By This Color Divided

The one color that divides
America into “sides”
is not Black or Brown or White,
Red or Yellow, dark or light,
but the color that is Green—
that is the color between
the one side and the other,
between sister and brother;
it is what gives some more rights
while most squawk in petty fights
that accomplish no more than
idle talk, or prayer, can;
it is the power of wealth
that divides all from oneself;
the othering of the bank
and thus the false social rank.
Similarly, it was gold
that was the demon of old—
it was greed that took the lands
from the Native tribal bands
and it was greed that enthralled
peoples from Africa, hauled
to America to build
the dreams of men who so willed
without care of soul or heart
or the lives they tore apart;
nor the migrants near the turn
of the century, yet to learn
that the green of one’s greed
did not care about their need—
though they were just as White
as whom deemed them “parasite”
and used them all as prey
for cheapened labor, and pay,
as like those of modern times:
Latinos from Southern climes,
for Race is just an excuse
to divide us so we lose
the real war of the classes
as one percent amasses
more money, more power,
everyday, hour by hour,
while we raise a wayward fuss
about tribal “them” and “us.”
Divide and conquer, they say,
and it does work, day to day—
the poor so obsessed with hue
while shortchanged for their due.

Carried Away With Oneself

The townsfolk worried when the river would crest,
knowing it would flood their precious farmlands
and ruin crops before the Summer harvest,
all so fearful it was out of their hands—
that is, all except Donnie, the local fool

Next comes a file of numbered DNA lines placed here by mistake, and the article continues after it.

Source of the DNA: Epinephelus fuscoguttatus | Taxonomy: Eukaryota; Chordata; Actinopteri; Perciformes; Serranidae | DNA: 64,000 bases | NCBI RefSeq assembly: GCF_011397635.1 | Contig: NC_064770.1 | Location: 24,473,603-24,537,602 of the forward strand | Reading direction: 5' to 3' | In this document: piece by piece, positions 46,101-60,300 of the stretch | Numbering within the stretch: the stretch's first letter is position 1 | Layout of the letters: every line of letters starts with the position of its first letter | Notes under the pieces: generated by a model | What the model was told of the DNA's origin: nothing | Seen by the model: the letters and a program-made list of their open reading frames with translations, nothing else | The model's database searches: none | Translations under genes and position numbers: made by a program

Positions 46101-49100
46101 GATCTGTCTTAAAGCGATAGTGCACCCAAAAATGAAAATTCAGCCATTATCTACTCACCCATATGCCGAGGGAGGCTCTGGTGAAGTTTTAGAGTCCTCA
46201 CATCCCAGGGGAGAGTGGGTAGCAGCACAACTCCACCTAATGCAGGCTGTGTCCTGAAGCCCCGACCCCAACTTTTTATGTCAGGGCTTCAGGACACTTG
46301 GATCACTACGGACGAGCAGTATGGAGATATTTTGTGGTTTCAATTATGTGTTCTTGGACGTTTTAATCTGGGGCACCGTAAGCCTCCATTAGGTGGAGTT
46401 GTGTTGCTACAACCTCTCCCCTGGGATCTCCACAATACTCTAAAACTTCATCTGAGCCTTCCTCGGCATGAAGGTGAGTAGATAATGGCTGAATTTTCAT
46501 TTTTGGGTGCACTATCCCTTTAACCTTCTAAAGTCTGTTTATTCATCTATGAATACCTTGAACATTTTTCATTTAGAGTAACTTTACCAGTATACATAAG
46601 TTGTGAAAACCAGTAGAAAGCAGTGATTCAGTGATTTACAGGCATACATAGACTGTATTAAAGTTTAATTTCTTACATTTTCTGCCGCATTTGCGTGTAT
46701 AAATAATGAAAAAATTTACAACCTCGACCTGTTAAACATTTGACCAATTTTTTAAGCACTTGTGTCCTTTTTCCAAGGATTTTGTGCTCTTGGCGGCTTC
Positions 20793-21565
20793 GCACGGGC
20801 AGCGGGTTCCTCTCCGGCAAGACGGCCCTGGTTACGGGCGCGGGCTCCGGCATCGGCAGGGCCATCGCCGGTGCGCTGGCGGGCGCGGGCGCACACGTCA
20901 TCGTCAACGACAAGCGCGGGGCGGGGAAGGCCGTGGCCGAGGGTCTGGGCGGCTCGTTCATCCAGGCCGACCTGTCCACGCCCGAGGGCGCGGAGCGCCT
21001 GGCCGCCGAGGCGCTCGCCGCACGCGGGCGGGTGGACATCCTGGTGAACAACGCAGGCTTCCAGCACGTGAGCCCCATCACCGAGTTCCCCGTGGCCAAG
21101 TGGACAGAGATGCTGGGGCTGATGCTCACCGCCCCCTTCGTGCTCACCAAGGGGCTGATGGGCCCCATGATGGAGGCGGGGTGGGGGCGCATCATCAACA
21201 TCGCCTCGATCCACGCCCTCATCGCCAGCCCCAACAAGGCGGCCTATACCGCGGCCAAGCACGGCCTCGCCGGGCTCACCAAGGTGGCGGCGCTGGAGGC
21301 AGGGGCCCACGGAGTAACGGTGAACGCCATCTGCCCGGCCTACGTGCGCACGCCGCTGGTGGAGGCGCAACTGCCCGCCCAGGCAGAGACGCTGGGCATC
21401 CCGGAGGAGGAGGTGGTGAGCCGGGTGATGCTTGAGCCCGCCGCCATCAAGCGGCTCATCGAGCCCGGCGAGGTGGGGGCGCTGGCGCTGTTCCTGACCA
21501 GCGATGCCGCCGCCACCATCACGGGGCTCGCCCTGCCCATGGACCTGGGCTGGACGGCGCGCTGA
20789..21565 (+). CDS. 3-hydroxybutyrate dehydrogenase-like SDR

who lived in a white house all fading fast
and didn’t know how to discern a plain mule
from a jackass, or from a looking glass.
Anyhow, Donnie had it in his dense head
that he would save the town from the great flood.
“Give me all your buckets,” Donnie loudly said,
“and I will reduce that river to mud.”
Townsfolk thought this a hell of a hoot, all right,
and so they gave him every bucket,
and so Donnie took them to pail, day and night,
at the river, walking far to chuck it
away from the river, out toward the swamp,
where he fancied he made a difference,
even as the locals would laugh and would stomp
to see him so taken with such nonsense.
By and by, the river crested and then ebbed
as the floodwaters flowed farther on South
to the tributaries, watersheds, all webbed
until the river ran dry at the mouth.
The townsfolk were amazed to see such a thing
and praised Donnie for his supposed feat.
“If you are so grateful,” he said, “make me king!”
The townsfolk all knelt down to kiss his feet.
Thereafter Donnie saw to the floodwaters
whenever the rains fell in a torrent,
and he had much to eat, and many daughters
from the townsfolk, though it was abhorrent.
Each year the river rose, Donnie would bear it
with buckets, scooping it by the liters
as proof of his practice and pledge and merit
as the river rose, or fell, by meters.
But then came a year with such heavy rains
that they feared a forty-day flood was nigh
while the river swelled and broke over the plains,
the current swift, the whitewater crest high.
“Donnie! King! Save us!” they all cried out in woe.
Donnie scoffed at the river, wide and vast.
“I’ll right it,” he said, his orange cheeks aglow.
“You just wait and you’ll see! I’ll fix it fast!”
And so he took up his bucket, and his crown,
and he went to the rabid riverside
where he dipped his big, greedy buckets down
into that roaring, racing river tide.
For days he bailed at the river, growing tired,
yet the river only swelled larger still,
the farmlands and the town becoming but mired
in the bloat of that Leviathan swill.
“You are a fraud!” the townsfolk said to their king,
but he never lost faith, too much the fool
to ever doubt himself in any one thing
as he sought to solidify his rule.
And so Donnie worked at his usual pace,
which is to say, slow…lazy…no swifter